Gold News

Spot gold rises for five sessions running as Dollar sells off

Spot gold retested $663.50 in early US trade on Wednesday, after recovering the day's losses to record a higher price at the PM Fix in London for the fifth session running.

The move came as the US Dollar fell sharply following fresh data from the European Union.

New industrial orders in April rose 8% year-on-year – way ahead of Frankfurt forecasts at 5.9% and almost twice the growth rate of March.

That sent the Euro shooting above $1.3500 after touching a five-week low earlier in the session.

The gold price moved higher versus all currencies, recovering the day's open near £334 per ounce for Sterling investors wanting to buy gold now.

Gold priced in Euros broke back above €491 per ounce.

Adding to the currency market's expectations of higher Eurozone interest rates – and thus a weaker Dollar by comparison – Axel Weber, a member of the European Central Bank, was quoted this morning restating the ECB's "stance of strong vigilance" on inflation.

And in further news from Europe, the European Central Bank confirmed yesterday that two European members of the Central Bank Gold Agreement sold around 17.7 tonnes last week.

That took the CBGA total since March 9th to nearly 120 tonnes. Only 150 tonnes were sold between Sept. and March notes ResourceInvestor.com.

Over the last 10 weeks the gold market has displayed huge volatility – up from $635 to $692 and then down below $660 today – right alongside these central bank sales.

Several gold pundit believe the record sales by Spain are an attempt to manipulate the gold price; more likely in the short-term, however, is that Madrid is simply trying to raise cash to cover a huge shortfall in the country's balance of trade. (Is the Eurozone now facing break up? Find out here...)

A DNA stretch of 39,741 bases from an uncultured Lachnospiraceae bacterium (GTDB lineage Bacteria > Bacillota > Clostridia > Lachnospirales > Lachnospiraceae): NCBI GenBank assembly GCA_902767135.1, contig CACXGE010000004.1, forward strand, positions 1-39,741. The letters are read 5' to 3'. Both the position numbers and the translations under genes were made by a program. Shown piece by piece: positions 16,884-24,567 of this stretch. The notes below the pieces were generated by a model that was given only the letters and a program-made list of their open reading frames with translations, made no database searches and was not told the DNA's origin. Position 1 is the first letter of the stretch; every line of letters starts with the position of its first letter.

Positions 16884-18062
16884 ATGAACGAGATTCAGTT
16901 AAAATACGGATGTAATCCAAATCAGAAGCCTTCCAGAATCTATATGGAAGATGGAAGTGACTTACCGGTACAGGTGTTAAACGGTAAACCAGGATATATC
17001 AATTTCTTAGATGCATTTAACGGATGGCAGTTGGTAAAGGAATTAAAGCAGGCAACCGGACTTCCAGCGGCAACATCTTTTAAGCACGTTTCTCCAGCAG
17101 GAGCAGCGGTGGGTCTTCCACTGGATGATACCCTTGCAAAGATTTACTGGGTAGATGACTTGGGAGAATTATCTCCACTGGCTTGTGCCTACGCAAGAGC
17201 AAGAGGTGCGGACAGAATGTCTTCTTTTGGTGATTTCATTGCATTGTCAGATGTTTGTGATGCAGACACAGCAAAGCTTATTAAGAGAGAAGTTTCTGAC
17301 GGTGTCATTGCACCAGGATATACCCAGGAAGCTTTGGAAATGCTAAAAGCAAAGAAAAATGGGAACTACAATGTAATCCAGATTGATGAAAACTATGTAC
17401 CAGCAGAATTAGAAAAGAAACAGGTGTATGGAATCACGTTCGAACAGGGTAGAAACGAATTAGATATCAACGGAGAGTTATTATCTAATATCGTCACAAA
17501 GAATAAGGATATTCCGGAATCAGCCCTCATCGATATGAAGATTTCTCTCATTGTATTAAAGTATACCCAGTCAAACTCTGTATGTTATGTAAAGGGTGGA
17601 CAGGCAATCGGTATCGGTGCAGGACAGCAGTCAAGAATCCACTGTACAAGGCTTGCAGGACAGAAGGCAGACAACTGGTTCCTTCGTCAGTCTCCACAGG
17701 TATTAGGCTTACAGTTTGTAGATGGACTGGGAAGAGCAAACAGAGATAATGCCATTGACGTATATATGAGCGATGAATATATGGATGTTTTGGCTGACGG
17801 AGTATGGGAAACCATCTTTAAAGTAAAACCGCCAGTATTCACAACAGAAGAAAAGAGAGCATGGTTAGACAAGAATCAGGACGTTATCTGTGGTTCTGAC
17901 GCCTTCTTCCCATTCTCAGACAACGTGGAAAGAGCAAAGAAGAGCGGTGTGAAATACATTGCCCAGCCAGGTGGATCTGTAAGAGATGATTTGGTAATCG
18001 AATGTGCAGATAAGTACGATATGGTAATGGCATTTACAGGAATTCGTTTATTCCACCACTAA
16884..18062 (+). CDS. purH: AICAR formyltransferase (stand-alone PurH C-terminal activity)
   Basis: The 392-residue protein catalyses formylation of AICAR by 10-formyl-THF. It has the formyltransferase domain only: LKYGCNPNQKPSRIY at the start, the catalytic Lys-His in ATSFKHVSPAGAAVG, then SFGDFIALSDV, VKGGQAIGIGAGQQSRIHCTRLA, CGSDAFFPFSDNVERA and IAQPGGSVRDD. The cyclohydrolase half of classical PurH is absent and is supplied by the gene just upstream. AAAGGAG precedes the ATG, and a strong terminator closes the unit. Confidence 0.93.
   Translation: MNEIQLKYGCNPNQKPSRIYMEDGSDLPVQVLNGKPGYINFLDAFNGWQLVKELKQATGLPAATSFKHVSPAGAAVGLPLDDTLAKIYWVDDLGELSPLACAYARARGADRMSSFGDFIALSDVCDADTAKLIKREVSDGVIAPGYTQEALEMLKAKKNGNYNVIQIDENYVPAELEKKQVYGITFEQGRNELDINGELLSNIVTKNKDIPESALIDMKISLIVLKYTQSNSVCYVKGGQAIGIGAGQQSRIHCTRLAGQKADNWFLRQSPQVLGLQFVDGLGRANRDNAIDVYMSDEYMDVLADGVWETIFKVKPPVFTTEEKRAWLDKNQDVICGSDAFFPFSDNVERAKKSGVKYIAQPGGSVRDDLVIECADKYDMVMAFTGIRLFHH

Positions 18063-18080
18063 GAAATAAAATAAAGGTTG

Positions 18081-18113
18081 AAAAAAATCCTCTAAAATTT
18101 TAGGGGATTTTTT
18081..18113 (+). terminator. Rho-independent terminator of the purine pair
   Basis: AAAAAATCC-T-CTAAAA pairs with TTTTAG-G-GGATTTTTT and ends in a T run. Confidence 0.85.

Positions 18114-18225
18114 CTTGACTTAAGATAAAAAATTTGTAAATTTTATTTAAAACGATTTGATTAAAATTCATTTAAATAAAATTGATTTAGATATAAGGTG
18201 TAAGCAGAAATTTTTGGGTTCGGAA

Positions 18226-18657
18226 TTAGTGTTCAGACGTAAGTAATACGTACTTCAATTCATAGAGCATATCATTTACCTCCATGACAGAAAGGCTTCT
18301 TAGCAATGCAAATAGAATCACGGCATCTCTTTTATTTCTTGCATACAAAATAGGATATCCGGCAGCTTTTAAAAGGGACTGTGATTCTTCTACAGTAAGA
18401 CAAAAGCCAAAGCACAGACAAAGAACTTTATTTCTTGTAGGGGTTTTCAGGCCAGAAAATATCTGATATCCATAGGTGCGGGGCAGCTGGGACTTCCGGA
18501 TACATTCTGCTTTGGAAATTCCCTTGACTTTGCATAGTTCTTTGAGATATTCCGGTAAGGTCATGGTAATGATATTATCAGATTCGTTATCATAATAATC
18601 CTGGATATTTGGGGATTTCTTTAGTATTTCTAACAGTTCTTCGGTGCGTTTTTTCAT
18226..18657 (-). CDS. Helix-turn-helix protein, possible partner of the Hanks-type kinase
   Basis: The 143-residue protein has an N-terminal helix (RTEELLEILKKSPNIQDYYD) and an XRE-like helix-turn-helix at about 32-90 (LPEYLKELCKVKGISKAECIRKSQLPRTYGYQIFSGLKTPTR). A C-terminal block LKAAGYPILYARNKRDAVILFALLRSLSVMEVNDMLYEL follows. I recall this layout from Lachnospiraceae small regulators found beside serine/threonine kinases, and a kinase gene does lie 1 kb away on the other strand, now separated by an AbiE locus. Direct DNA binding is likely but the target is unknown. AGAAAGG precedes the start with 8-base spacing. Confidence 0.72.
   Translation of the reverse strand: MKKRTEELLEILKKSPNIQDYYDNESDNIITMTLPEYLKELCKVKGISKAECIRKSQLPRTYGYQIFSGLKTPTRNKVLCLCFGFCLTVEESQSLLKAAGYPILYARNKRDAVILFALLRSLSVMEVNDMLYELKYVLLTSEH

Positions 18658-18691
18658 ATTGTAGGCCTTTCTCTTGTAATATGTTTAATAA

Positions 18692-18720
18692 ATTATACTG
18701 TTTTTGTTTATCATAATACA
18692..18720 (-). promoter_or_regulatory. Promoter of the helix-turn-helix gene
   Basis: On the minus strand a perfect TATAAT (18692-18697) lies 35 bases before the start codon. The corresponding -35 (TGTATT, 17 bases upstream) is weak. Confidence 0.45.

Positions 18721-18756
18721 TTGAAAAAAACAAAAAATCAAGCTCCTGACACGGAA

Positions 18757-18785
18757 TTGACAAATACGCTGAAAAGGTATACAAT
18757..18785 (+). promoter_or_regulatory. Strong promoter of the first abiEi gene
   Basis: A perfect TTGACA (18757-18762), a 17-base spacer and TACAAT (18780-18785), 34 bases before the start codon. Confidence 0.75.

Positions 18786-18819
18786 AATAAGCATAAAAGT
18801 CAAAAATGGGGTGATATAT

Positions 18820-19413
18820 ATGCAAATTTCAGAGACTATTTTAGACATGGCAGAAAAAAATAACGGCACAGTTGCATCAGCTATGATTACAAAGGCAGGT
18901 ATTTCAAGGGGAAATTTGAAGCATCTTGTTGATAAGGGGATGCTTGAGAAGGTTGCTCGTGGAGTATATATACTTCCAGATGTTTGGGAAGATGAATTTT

Further pressure on the gold price also comes from India, meantime, where physical demand from jewelers remains light.

"The arrival of fresh stocks forced jewelers to sell a part of their holdings to avoid further losses," reports the Economic Times today.

"Market men said the end of the Indian marriage season has kept physical gold buyers out of the window – and hence lower prices are also failing to lure buyers."

But traders and investors who dare to sell gold or even "go short" right now may come to regret it, says a leading commodities investor.

World-famous author of Adventure Capitalist, Jim Rogers has delivered 250% returns for investors in his global commodity fund since it launched in 1998.

Now Rogers says that gold's recent setback was only to be expected during its long-run bull market.

"Gold rose 600% in the 1970s and then went down nearly every month for two years," he tells an interviewer from Financial News.

"Most people gave up – but then it went up another 850%. That’s what happens in bull markets."

Want the big picture for gold's 2007 outlook today? Keep reading here...

Adrian Ash is director of research at BullionVault, the world-leading physical gold, silver and platinum market for private investors online. Formerly head of editorial at London's top publisher of private-investment advice, he was City correspondent for The Daily Reckoning from 2003 to 2008, and he has now been researching and writing daily analysis of precious metals and the wider financial markets for over 20 years. A frequent guest on BBC radio and television, Adrian is regularly quoted by the Financial Times, MarketWatch and many other respected news outlets, and his views from inside the bullion market have been sought by the Economist magazine, CNBC, Bloomberg, Germany's Handelsblatt and FAZ, plus Italy's Il Sole 24 Ore.

See the full archive of Adrian Ash articles on GoldNews.

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